Dove is known internationally for positioning itself against the beauty industry and for the confidence of women, seen in this film of theirs below:

This hard-hitting short film should convince women that Dove is on their side, right? Unfortunately, Unilever also owns Axe, a brand that constantly objectifies women in its ads:

Or this ad that literally uses the woman solely for her breasts:

With such opposing views on women, how is a customer supposed to trust Unilever?

We need elbow room

As seen in the picture below, advertisable space has gotten a little crowded recently.

Overstimulating ads

So what did architects do when they started running out of land? They went in a new direction: up.

There are two main ways to “build up” and find new space for advertising that I’ll describe today.

1. Find new spaces to buy, like the food cart below:


This is the simplest form of “new media”. This requires no change in how you advertise, just where you put it. In the last two months that these food cart ads have popped up, the most interesting/eye-catching ads have been like the one above, not even selling a product. This form doesn’t make your ad more memorable, but it at least gives it some elbow room and allows it to be seen.

2. Use the space you already have:

NYC coffee shop "The Bean" draws in customers with it's flamboyancy

The space you already own – your store, kiosks, product packaging, etc. – is your best asset. This is how people see you anyways, so why not show people what you’re made of?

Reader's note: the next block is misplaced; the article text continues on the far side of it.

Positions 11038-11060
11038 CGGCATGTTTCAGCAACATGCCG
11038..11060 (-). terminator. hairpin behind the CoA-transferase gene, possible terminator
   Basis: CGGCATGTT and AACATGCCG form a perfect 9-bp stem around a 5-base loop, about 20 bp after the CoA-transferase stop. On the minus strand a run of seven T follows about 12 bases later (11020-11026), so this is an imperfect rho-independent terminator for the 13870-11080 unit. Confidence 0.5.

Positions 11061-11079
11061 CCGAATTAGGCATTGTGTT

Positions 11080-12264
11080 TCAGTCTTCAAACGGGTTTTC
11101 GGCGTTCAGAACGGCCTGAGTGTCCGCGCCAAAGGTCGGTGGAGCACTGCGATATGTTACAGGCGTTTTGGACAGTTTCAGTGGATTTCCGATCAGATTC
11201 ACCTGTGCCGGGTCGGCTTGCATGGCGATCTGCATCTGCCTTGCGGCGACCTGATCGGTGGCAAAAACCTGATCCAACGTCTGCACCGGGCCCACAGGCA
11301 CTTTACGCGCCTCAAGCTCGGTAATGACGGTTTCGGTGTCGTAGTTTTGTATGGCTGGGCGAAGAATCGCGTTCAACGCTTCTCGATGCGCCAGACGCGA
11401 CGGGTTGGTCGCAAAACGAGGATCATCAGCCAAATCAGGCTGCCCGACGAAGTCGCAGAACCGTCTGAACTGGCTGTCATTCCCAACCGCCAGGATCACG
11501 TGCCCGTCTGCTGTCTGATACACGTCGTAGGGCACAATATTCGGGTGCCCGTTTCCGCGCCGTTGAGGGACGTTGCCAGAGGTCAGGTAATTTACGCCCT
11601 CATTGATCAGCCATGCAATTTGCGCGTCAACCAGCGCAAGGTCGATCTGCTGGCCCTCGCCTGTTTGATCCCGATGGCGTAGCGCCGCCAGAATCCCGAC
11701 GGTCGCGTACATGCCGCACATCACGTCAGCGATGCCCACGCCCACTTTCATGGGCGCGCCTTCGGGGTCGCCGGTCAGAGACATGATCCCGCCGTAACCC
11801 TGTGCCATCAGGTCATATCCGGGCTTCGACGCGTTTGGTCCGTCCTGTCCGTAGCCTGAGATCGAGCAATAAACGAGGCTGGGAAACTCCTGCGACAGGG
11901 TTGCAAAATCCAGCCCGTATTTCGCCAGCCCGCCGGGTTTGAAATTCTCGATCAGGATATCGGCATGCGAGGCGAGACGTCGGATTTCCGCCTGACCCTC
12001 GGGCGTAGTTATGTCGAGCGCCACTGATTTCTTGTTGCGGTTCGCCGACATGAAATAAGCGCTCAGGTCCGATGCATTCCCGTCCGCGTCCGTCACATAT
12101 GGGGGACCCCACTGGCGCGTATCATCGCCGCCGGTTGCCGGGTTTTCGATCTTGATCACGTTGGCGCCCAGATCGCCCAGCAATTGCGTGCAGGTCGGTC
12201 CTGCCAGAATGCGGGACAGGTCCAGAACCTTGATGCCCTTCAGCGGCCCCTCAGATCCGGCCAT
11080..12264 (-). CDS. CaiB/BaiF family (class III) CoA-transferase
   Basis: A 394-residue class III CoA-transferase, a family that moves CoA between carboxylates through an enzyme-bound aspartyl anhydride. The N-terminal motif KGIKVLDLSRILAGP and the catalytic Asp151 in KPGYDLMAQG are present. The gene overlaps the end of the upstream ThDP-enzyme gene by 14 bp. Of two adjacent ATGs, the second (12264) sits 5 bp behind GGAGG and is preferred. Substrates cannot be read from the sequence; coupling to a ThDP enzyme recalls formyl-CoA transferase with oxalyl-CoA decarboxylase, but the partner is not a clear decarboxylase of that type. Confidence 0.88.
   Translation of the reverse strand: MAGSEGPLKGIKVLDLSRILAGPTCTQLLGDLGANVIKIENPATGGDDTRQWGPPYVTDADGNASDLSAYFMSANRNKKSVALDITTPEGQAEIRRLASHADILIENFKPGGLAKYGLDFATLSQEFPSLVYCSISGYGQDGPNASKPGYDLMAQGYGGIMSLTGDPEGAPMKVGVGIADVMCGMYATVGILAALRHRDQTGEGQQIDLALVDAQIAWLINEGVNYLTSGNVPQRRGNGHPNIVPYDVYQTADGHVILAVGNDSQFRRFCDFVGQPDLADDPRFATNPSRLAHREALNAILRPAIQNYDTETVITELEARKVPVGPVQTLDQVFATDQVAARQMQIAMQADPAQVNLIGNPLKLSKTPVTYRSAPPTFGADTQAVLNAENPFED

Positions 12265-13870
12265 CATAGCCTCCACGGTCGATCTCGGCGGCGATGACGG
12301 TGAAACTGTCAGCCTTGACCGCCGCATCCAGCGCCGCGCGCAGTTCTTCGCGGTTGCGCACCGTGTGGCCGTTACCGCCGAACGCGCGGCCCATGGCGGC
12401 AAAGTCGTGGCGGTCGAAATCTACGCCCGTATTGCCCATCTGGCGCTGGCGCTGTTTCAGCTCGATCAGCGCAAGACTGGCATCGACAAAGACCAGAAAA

Pretty bar codes are pretty

For instance, why doesn’t everyone have a decorative barcode? They’re easy to make and are an innovative continuance of your brand.

This is what you see on the ceiling when you lay on a bed in IKEA

IKEA is one of my favorite brands when it comes to marketing. The above picture I took while trying out one of their mattresses. Each bed had a different statement pointing out a feature.

What are your favorite creative uses of space?

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Spice up your copy!

Company: Seamless.com

Medium: public transit display

One of the unwritten rules of New York public transit is to avoid eye contact at all costs. For this reason, ad space is sometimes monopolized by one company for an entire subway car, forcing you to read every single ad. Often these are the exact same ad over and over, but some campaigns and brands are honestly a pleasure for me to read, and I am only slightly ashamed to admit that I look forward to reading the copy of seamless.com:

The thing that makes these ads so addicting (can you tell I’m a marketing nerd?) is that they are current, and appeal to their young audience perfectly. My generation strives to be authentic, and we like to publish our weird quirks, as is evident in our Twitter accounts filled with “just got out of the shower” and “tacos make me gassy”. Seamless takes this brutal honesty and spins it to suit their service.